On this basis alone this book is very suspect and needs to be treated with the utmost care. Young offers us words that she insists come straight from the Lord. But she gives no proof that we should expect the Lord to speak to us this way; all she offers is her own experience of it. At this point we are left with a few options. We can stop reading altogether, we can continue to read while rejecting her claims that these are words from the Lord, or we can read and take her at her word. Personally, unless reviewing the book, I would abandon it immediately. If she claims to be speaking Jesus’ words, I am no longer interested. However, for the sake of reviewing it, I continued to read.

WHAT SHE SAYS

Young offers a years’ worth of devotionals, all of which are written in the first person, as messages from Jesus. Each of them is followed with a few Scripture passages. Here is the first half of the devotional for January 8:

Softly I announce my Presence. Shimmering hues of radiance tap gently at your consciousness, seeking entrance. Though I have all Power in heaven and on earth, I am infinitely tender with you. The weaker you are, the more gently I approach you. Let your weakness by a door to My Presence. Whenever you feel inadequate, remember that I am your ever-present Help.

It is interesting that the majority of the devotionals are affirmations rather than commandments which means that the book tends to be more descriptive than prescriptive. It is less about Jesus telling how we are to live, but more about who he is, who we are, and how to enjoy his Presence. It is notable that these affirmations span only a very narrow range of the Christian experience. It is equally notable that many of Jesus’ words sound very little like what he says in the Bible. For example, “Let the Light of My Presence soak into you, as you focus your thoughts on Me.” And shortly after, “Learn to hide in the secret of My Presence, even as you carry out your duties in the world.” I do not even know what that means or how it might be applied. There is no clear command there for me to obey and no clear word about who Jesus is.

CONCLUSION

Jesus Calling is, in its own way, a very dangerous book. Though the theology is largely sound enough, my great concern is that it teaches that hearing words directly from Jesus and then sharing these words with others is the normal Christian experience. In fact, it elevates this experience over all others. And this is a dangerous precedent to set. I see no reason that I would ever recommend this book.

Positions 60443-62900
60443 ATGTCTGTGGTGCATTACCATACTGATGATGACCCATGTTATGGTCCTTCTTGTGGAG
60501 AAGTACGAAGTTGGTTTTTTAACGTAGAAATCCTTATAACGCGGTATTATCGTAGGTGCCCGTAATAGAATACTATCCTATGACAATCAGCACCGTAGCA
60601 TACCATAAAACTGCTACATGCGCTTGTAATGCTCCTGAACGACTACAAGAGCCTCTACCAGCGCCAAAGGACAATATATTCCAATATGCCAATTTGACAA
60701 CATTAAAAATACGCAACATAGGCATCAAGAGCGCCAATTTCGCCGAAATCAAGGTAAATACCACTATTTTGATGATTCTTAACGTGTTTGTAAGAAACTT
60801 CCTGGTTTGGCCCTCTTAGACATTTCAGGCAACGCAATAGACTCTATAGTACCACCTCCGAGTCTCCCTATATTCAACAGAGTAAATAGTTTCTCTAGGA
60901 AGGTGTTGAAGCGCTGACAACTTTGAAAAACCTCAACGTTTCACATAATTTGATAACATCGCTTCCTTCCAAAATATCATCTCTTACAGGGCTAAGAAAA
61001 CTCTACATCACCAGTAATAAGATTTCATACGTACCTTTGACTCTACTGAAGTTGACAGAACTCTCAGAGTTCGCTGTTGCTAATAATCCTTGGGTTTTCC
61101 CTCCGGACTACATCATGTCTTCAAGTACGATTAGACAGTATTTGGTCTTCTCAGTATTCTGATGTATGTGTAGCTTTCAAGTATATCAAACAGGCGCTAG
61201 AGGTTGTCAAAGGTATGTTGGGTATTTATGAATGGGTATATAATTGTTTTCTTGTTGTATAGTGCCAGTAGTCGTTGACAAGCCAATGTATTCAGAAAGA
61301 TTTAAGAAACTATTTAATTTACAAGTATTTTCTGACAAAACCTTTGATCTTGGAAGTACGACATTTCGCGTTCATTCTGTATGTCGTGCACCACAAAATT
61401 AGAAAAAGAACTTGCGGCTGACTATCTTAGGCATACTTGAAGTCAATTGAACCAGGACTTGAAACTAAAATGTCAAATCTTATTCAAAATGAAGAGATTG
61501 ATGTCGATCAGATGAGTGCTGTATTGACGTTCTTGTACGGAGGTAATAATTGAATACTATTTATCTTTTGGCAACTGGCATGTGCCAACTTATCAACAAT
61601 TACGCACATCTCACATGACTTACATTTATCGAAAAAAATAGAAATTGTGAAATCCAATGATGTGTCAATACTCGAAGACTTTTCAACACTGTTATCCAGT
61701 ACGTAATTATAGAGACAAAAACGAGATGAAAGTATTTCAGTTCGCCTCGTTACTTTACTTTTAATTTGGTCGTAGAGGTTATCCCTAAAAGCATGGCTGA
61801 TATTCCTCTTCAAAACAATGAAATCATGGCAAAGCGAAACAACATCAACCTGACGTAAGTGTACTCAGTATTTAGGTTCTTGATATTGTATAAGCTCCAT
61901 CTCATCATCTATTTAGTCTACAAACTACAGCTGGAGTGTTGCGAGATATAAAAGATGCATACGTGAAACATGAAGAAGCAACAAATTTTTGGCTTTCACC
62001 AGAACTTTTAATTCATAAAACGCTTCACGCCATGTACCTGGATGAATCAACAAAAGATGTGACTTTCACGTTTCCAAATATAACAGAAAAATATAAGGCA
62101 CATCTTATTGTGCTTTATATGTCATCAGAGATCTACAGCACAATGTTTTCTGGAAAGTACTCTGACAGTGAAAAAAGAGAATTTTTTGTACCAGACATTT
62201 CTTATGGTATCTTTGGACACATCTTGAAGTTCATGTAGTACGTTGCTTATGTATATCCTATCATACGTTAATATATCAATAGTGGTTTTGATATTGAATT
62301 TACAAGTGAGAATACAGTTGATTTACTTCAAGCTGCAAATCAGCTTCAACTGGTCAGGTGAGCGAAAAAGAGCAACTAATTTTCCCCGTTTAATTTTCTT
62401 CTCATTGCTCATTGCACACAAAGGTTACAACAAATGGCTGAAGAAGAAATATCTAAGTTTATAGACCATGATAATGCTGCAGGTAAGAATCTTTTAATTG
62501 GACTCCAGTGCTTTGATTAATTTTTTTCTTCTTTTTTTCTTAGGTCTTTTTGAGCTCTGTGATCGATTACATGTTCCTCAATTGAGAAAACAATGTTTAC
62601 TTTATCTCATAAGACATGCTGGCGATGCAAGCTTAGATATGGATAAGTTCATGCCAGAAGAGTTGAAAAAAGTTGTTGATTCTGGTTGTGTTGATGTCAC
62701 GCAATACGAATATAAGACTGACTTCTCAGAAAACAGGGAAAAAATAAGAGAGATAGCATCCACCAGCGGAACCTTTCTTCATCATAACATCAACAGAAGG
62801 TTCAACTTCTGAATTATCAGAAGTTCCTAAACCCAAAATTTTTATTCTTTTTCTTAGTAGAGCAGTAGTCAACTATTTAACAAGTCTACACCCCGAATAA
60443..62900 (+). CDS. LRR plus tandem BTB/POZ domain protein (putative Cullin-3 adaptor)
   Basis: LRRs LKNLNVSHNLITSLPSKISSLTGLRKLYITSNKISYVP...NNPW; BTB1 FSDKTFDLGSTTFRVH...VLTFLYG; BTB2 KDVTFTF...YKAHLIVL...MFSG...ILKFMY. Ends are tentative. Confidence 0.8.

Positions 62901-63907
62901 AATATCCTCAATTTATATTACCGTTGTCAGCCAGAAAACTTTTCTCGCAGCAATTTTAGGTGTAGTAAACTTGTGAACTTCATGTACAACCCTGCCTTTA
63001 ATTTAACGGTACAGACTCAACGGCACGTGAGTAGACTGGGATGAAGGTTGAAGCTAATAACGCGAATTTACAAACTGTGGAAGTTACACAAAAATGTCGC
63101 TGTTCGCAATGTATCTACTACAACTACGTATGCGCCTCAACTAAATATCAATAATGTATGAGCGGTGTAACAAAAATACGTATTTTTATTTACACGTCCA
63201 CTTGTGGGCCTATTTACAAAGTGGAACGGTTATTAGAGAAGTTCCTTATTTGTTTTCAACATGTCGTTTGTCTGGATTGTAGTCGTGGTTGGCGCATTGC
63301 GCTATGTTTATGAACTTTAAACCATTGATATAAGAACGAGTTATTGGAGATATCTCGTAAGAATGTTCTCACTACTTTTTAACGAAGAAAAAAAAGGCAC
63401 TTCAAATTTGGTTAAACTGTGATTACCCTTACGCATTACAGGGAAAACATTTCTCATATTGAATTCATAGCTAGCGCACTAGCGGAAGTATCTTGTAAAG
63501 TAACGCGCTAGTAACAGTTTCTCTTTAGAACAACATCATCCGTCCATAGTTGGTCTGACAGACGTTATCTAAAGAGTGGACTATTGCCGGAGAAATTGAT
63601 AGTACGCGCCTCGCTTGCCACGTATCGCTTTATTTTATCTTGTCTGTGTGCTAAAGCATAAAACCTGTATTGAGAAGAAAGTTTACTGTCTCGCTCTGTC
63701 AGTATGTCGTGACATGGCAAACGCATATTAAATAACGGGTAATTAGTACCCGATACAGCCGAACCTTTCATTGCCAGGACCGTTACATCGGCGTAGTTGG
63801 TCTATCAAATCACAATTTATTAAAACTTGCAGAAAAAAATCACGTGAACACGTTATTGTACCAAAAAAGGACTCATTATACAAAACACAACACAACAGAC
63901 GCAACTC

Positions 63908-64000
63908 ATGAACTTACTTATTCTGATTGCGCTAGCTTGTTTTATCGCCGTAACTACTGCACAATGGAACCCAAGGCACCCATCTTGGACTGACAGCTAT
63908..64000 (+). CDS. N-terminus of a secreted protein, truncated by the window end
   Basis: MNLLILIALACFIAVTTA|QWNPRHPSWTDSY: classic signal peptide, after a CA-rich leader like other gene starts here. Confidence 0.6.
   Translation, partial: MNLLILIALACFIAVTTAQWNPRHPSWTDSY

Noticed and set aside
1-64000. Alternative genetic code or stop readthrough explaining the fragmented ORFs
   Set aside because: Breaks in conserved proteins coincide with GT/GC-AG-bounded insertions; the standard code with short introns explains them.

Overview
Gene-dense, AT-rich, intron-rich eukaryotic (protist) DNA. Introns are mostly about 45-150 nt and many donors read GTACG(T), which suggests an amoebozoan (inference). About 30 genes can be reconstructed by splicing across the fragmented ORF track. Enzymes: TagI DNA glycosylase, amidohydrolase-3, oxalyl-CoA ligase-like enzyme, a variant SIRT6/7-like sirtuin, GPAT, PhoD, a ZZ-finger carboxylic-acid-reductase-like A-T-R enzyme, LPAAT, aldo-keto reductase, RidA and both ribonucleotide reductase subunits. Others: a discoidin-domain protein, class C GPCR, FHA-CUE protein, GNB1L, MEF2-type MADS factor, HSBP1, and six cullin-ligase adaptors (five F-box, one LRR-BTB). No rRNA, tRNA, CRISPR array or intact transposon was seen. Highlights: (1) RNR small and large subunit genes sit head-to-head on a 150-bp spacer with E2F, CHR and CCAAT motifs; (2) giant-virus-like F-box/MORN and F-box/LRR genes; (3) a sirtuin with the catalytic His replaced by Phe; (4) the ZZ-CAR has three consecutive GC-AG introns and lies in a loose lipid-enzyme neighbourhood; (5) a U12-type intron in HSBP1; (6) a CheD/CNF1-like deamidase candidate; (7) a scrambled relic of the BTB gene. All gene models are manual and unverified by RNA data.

One of my all-time favorite lessons to teach is Decision Making and Will of God.  It also addresses these alleged revelations from God.

If you really want to hear from Jesus, read the Bible.  It is open 24×7.

Update:

Some quotes from the book that prove the points above.

“Smith writes, “When looking at these quotes of ‘Jesus’ from Jesus Calling, ask yourself–do these statements sound like things our Lord and Savior Jesus Christ would say?” [1]

According to the fake “jesus” in the Sarah Young book:

“When you trustingly whisper My Name, My aching ears are soothed.” [2]

“When you walk through a day in trusting dependence on Me, My aching heart is soothed.” [3]

This is creepy. Let’s go on to a couple more quotes from the fake “jesus.”

“Feel your face tingle as you bask in My Love-Light.” [4]

“Let My gold-tinged love wash over you and soak into the depths of your being.” [5]

“Unlike the ‘Jesus’ of Jesus Calling who does so excessively, Jesus Christ never flattered people,” writes Warren B. Smith. [6]

I am going to review Smith’s full book, but I probably will have short articles along the way. ‘Another Jesus’ Calling is an important book as the popular Jesus Calling seems a product of spirit dictation, like its predecessor of the 1930s, God Calling.

 

Endnotes:

1. Warren B. Smith, ‘Another Jesus’ Calling, pg. 64

2. Sarah Young, Jesus Calling, pg. 203

3. Ibid., pg. 182

4. Ibid., pg. 262

5. Ibid., pg. 310

6. Warren B. Smith, ‘Another Jesus’ Calling, pg. 65